From Sunday roasts with the family to networking events and impromptu catch-ups with friends, alcohol is synonymous with all things communal, so going dry (whether it's in Sober October or Dry January) isn’t just a physical or mental decision, it’s a social one too.
While there’s nothing inherently wrong with the occasional tipple as decompressant or conversational lubricant, alcohol is so ingrained in British culture that it has become a non-negotiable in many young people’s social lives. As a nation, the UK revels in getting wasted on a night out and according to the NHS more than 10 million people in England regularly drink "above low risk levels", with alcohol being the biggest risk factor for death among people aged 15-49.
Maintaining sobriety when social lives revolve around drinking and partying can be a challenge, and the fear of losing friends or becoming a shut-in means a lot of us may find the prospect of quitting drinking daunting, especially those struggling with anxiety and depression. How many of us have said we’d cut out (or at least cut back on) alcohol if it wouldn’t affect our social lives? With our busy schedules, after-work pints or nights out are the only free time we have to catch up with mates, and the thought of giving those up can be scary. We each have a unique and complex relationship with our vices and coping mechanisms, but it’s important to learn that it is possible to have a healthy social life without them.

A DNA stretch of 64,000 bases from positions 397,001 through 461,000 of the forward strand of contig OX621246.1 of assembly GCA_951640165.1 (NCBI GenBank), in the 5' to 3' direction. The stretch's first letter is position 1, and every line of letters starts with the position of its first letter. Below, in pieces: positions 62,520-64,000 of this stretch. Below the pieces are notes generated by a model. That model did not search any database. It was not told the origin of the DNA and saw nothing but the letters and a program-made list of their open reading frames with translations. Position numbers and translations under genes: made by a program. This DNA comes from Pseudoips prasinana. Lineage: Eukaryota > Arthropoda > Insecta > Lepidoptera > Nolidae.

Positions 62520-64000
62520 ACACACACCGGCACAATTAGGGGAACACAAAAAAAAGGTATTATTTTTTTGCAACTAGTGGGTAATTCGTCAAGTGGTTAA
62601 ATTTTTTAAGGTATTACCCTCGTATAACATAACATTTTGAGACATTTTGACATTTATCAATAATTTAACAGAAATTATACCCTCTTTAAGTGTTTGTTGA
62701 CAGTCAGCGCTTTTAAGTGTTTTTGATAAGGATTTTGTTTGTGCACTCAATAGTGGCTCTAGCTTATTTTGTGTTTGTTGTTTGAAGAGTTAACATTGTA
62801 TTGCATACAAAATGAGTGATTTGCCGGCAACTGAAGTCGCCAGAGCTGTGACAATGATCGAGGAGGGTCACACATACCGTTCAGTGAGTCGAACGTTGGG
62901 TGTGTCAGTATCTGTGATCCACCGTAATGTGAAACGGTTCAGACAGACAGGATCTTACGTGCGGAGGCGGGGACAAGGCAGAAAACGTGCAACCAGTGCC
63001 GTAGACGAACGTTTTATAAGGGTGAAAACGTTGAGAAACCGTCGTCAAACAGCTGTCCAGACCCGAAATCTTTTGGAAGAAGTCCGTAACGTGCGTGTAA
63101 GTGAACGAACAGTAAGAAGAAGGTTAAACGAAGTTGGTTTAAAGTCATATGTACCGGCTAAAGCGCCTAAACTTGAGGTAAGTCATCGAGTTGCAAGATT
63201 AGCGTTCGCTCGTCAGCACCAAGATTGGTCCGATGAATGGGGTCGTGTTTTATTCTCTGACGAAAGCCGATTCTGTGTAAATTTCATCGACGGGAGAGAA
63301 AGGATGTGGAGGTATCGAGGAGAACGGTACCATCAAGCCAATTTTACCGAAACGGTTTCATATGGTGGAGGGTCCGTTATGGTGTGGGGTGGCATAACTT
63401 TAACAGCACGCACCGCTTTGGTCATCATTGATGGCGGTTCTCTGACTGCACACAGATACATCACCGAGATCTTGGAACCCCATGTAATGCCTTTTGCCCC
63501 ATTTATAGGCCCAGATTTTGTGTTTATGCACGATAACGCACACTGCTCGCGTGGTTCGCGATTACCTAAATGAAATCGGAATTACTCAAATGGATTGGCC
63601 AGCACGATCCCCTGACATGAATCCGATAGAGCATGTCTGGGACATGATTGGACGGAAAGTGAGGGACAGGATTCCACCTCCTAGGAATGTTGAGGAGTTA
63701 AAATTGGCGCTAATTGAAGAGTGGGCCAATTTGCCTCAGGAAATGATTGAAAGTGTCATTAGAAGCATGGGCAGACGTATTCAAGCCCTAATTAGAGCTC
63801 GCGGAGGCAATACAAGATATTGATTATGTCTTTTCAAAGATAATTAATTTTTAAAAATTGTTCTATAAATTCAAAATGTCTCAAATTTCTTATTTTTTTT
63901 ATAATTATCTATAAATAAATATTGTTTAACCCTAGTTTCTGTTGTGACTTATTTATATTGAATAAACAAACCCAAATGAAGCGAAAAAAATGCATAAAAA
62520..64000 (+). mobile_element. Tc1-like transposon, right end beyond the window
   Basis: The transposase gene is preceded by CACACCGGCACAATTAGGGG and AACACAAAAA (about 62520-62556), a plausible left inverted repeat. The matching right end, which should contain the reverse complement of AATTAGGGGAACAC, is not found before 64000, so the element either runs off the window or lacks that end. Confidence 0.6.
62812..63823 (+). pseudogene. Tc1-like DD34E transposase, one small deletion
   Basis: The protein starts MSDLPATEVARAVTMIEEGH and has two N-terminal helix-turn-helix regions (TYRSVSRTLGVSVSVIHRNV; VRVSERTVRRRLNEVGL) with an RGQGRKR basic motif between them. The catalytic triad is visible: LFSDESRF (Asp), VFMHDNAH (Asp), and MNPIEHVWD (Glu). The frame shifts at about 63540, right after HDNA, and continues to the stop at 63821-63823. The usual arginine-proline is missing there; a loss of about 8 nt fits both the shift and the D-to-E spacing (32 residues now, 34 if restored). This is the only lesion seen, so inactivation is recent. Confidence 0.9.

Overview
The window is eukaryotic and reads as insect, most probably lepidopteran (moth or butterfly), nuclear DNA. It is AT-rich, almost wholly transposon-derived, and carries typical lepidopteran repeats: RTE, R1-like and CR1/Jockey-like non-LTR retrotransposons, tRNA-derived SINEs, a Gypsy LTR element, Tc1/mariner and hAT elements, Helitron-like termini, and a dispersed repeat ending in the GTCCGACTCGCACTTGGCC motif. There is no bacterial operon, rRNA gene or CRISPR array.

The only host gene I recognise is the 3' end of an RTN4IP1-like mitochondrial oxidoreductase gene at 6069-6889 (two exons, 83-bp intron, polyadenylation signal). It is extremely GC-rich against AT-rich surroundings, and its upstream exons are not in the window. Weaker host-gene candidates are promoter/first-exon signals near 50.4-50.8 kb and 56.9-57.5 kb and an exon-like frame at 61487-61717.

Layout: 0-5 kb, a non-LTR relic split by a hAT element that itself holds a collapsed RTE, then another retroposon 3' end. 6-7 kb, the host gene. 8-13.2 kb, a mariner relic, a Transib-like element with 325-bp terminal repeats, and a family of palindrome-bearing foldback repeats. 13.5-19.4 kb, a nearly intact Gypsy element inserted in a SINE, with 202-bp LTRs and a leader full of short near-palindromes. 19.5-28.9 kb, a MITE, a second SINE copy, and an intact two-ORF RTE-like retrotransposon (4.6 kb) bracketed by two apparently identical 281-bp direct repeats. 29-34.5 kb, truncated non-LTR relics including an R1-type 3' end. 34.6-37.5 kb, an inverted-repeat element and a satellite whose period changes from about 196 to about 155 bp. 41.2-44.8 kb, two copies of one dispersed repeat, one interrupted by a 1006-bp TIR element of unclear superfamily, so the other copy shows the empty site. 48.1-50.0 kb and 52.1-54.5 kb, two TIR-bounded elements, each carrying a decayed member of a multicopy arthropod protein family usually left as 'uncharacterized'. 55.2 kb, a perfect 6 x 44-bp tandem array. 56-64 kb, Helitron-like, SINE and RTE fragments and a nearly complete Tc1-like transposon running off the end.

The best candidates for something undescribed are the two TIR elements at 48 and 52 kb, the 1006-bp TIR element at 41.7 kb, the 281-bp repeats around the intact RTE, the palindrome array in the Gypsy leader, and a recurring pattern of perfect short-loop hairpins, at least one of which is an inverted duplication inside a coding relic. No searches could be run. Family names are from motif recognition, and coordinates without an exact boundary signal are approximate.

In a culture that glamorises binge-drinking and raging, being a sober twenty-something makes you an anomaly, so we asked young people how quitting alcohol affected their social landscape, and how to have a life without relying on booze.